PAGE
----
It’s a rarity these days: a new study that gives Maine the country’s highest grades for business-friendly tax policies.

But the report, by the international accounting and consulting firm Ernst & Young, hasn’t been touted by Gov. Paul LePage, who ran on a platform calling for the state to ease the tax burden on businesses.

The report said Maine has the country’s lowest effective taxes on new investments, such as new manufacturing plants, research and development facilities, company headquarters, call centers and other offices.

The report cited Maine’s method for determining how much corporate income is subject to state taxes, a below-average property tax rate, the lack of a franchise tax, and a sales tax that is “one of the lowest in the nation” as the reasons for the state’s good ranking.

New Hampshire, with tax policies that are often lauded by LePage, is ranked seventh, and the other northern New England state, Vermont, ranked 31st.

Adrienne Bennett, LePage’s spokeswoman, said the governor is not citing the report as he travels around the state. She said he believes a better barometer of Maine’s business climate is what he hears from business owners at his meetings aimed at cutting red tape and his “capital for a day” events.

“This ranking is not going to entice someone to come” to Maine, Bennett said. “It’s a limited study.”

Ernst & Young said the report, which was not commissioned, is the first in a series of reports the firm will produce on states’ tax policies.

Bennett said Maine needs to improve its overall business climate to become more attractive to business. She noted that a Forbes magazine ranking of business-friendly states — which LePage cited frequently when running for governor last year — ranked Maine last in 2010 due to business costs, the regulatory environment and quality of life.

Ernst & Young’s report says Maine has an effective tax rate of 3 percent on new investments, compared to a national average of 7.9 percent. It noted that Maine’s corporate tax rate of 8.93 percent is higher than average, but that is more than offset by the state’s use of a more business-friendly method of calculating the portion of corporate income subject to state taxes.

Despite complaints about high property taxes by residents, the report said Maine’s rates are lower than average for businesses. A big component of that is a law adopted last year that exempts most new business equipment purchases from personal property taxes.

Maine also has no franchise tax, which is usually levied on the net worth of a company, and Ernst & Young said the state’s sales tax is below the national average of 6.2 percent. The report said Maine’s 5 percent statewide sales tax is its only tax on sales, while many states allow cities or counties to levy an additional sales tax.

Colorado, for instance, has a low statewide sales tax of 2.9 percent, but local rates are 3.8 percent, giving the state a combined sales tax rate of 6.7 percent.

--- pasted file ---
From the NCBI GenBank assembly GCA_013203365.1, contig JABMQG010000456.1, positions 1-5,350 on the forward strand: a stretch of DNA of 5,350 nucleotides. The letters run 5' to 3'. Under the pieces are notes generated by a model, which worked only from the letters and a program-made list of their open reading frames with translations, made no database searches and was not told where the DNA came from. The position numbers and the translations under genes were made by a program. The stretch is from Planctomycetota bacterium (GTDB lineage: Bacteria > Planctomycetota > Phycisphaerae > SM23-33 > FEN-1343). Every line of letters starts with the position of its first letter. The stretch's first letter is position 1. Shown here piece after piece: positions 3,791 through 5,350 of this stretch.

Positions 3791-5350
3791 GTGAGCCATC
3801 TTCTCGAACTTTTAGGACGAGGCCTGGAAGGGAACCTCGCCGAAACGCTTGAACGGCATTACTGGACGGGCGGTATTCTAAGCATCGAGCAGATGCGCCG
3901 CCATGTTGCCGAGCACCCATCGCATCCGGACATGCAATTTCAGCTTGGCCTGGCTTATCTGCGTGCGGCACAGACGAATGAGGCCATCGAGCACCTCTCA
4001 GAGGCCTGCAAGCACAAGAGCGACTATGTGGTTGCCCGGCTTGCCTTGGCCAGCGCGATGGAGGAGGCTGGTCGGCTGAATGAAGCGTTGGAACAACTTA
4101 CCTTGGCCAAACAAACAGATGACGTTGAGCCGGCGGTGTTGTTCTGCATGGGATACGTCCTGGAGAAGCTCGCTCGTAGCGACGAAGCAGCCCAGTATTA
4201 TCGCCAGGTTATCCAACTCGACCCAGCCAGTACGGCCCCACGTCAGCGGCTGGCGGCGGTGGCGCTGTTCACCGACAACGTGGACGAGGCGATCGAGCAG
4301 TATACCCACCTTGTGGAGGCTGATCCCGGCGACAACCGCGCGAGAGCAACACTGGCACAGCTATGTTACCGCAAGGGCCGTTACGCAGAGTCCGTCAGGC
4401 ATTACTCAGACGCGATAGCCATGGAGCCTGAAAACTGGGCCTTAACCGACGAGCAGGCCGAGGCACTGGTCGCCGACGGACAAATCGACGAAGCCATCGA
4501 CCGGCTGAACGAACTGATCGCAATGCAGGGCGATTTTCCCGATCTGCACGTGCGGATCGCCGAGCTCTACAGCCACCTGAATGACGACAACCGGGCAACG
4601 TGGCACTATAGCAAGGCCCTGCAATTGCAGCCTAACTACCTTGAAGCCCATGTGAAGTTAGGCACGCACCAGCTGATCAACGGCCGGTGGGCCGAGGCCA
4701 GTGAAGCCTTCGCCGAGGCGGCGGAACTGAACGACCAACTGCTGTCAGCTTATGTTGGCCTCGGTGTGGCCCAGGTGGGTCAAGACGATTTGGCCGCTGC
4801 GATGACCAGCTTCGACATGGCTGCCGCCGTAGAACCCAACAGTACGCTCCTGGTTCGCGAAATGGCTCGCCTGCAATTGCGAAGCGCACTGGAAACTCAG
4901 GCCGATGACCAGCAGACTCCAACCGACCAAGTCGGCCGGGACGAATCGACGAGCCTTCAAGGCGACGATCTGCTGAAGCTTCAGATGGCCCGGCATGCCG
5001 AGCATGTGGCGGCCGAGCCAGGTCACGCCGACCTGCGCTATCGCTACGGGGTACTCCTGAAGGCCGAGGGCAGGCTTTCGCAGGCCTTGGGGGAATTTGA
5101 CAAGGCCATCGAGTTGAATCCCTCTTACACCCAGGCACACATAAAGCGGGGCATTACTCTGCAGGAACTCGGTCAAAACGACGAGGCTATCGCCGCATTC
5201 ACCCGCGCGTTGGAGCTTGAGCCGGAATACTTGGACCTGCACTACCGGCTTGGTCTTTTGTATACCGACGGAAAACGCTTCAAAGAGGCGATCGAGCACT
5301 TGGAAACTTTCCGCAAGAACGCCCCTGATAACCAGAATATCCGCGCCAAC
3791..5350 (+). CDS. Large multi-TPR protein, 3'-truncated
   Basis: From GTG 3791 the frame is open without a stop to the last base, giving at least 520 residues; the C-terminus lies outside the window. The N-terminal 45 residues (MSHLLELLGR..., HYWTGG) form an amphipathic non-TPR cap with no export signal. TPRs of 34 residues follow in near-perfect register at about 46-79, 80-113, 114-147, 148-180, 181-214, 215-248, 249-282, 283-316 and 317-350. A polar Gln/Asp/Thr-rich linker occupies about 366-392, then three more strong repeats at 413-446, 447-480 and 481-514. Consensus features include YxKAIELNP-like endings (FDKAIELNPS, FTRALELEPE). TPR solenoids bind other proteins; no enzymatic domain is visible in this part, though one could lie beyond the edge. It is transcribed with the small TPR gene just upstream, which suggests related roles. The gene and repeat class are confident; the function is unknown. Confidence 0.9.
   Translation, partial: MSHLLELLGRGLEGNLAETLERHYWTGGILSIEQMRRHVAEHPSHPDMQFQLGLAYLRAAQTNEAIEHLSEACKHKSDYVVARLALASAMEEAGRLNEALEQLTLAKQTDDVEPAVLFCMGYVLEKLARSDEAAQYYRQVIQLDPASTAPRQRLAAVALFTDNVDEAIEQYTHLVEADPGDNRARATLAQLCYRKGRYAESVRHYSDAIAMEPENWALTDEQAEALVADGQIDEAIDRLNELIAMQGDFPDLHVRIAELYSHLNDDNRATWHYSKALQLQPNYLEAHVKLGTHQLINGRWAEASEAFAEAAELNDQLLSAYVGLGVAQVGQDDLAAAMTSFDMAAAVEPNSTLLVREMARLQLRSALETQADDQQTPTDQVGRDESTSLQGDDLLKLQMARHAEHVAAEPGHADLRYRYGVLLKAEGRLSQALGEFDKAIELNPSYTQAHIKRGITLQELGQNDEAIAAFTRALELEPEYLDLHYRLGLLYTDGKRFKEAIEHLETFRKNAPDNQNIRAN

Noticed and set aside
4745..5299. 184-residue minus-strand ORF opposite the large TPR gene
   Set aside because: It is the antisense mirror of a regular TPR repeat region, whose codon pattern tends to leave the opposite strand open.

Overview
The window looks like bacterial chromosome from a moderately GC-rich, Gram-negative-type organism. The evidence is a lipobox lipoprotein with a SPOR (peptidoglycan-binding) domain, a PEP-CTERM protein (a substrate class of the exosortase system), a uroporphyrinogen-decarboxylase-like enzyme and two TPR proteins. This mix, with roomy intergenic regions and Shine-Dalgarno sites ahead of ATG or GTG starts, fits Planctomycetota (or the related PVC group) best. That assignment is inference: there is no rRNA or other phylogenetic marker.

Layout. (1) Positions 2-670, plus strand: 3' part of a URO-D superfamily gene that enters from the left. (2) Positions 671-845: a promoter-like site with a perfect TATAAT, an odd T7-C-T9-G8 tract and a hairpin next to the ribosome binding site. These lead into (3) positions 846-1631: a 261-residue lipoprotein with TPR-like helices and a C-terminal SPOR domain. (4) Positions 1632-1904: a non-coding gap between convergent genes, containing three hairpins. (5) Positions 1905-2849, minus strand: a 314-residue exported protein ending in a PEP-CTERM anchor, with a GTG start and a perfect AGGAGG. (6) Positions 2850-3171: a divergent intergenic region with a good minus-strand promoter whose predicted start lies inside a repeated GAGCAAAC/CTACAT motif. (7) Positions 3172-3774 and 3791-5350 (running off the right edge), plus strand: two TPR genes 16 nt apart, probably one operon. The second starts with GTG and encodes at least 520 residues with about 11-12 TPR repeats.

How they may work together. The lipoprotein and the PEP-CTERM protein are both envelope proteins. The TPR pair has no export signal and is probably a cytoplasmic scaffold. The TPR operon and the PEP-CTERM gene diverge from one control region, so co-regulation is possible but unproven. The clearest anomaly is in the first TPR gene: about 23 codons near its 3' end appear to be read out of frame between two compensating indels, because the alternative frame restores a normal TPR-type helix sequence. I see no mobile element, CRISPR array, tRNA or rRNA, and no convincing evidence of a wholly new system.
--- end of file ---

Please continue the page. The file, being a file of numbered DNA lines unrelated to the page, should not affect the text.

Bennett said the Ernst & Young report doesn’t look at all taxes that states, including Maine, impose and said that’s another reason why LePage won’t tout the results.

The report says it did not take into account some financial factors, such as unemployment taxes or incentives offered by states and local governments to encourage businesses to locate in an area.

It also looked mostly at the tax impact on companies using the corporate structure favored by large businesses, but noted that those are most likely to make major investments.

Several business leaders said the report was good news.

“Good news is good marketing and, frankly, it’s very welcome,” said Dana Connors, president of the Maine State Chamber, who said he’s sharing the study “with everybody.”

Connors said he’s often in the position of trying to shoot down economic reports in which Maine fares poorly, and he appreciates being able to put in front of business contacts an independent study ranking the state at the top.

Matt Jacobson, the president and chief executive of Maine & Co., a nonprofit business recruitment organization, said he’s been sending out the report with a lot of his emails. One company that he says is close to opening an operation in Maine is using the Ernst & Young report in its analysis of where to locate.

“This is not just theoretical” information, said Jacobson. “We are trumpeting it.”

LePage’s cool reaction may be political, said Jacobson, who was a Republican candidate in the gubernatorial primary last year.

While he would use the report as a tool to motivate legislators to further reform Maine’s business tax structure, Jacobson said, LePage may think it would reduce the pressure to act. “People could look at this and say, ‘Oh, geez, we’re done,’ ” he said.

That perspective was echoed by Scott Moody, the economist for the conservative Maine Heritage Policy Center who was recently appointed to the state’s Consensus Economic Forecasting Committee by LePage.

“There is a political concern (to the report) that you have to consider,” Moody said, adding that LePage is still trying to get the Legislature to cut income tax rates and make other changes to the tax code. The report might lead some “to just say, ‘Hey, we’re done,’ ” Moody said, “but that’s clearly not the case.” 

Staff Writer Edward D. Murphy can be contacted at 791-6465 or at:
[email protected]